Occult Effects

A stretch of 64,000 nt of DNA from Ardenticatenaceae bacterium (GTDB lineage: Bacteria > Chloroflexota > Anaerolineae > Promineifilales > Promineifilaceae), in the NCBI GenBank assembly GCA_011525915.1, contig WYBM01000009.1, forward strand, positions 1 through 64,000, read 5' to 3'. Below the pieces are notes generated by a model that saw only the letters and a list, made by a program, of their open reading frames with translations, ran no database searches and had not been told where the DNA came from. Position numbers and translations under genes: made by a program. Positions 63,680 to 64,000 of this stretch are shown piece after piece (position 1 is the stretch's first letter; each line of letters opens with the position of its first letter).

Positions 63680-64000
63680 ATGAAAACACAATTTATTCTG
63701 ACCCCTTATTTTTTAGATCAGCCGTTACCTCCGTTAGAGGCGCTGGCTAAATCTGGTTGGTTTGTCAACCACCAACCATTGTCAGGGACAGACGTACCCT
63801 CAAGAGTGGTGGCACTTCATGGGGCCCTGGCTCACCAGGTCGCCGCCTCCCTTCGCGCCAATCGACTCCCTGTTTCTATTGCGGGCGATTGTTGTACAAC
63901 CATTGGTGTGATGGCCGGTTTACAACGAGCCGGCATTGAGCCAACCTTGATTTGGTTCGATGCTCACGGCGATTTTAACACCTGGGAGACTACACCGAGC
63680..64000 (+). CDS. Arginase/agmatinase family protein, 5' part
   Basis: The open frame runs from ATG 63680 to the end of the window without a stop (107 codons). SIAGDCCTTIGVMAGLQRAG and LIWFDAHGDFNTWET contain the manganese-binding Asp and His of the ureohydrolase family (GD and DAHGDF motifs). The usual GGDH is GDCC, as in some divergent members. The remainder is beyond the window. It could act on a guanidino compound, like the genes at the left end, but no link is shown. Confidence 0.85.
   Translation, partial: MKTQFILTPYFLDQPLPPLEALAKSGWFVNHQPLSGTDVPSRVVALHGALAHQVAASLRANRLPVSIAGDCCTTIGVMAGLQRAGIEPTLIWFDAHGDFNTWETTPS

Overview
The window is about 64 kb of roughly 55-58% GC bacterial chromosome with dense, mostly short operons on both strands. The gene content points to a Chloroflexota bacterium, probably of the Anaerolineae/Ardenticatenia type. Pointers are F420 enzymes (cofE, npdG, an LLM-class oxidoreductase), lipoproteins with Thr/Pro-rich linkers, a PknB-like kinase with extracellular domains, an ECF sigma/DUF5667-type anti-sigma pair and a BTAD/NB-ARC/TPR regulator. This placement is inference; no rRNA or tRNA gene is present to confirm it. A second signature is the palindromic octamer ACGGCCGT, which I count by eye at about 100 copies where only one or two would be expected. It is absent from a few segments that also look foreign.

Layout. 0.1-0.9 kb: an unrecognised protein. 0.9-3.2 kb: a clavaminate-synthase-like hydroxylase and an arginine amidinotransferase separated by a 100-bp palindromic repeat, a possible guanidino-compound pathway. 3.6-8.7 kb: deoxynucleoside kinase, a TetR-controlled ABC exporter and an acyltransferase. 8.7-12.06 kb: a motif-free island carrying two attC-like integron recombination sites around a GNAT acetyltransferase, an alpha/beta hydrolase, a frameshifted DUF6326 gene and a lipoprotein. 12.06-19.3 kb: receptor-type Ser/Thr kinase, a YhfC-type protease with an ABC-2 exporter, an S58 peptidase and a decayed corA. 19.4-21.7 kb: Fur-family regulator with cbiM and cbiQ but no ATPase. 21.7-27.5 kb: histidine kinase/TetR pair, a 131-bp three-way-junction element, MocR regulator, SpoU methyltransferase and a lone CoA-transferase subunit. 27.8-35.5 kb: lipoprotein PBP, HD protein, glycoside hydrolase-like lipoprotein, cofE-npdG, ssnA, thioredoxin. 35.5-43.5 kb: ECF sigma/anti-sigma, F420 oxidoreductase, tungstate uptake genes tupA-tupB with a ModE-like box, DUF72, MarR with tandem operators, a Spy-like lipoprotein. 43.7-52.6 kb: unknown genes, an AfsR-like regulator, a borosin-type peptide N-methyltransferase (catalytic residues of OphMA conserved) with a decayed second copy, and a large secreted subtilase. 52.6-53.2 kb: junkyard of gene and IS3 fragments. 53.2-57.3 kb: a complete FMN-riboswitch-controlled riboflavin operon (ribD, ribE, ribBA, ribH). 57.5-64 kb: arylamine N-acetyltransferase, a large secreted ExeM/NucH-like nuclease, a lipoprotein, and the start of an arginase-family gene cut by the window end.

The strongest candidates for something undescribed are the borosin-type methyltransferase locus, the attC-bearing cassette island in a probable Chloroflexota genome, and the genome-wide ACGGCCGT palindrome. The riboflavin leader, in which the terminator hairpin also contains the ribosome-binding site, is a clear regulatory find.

Every experimental physicist knows those surprising and inexplicable apparent ‘effects’ which in his laboratory can perhaps even be reproduced for some time, but which finally disappear without trace. Of course, no physicist would say in such a case that he had made a scientific discovery (though he might try to rearrange his experiments so as to make the effect reproducible). Indeed the scientifically significant physical effect may be defined as that which can be regularly reproduced by anyone who carries out the appropriate experiment in the way prescribed. No serious physicist would offer for publication, as a scientific discovery, any such ‘occult effect’, as I propose to call it — one for whose reproduction he could give no instructions. The ‘discovery’ would be only too soon rejected as chimerical, simply because attempts to test it would lead to negative results. (It follows that any controversy over the question whether events which are in principle unrepeatable and unique ever do occur cannot be decided by science: it would be a metaphysical controversy.)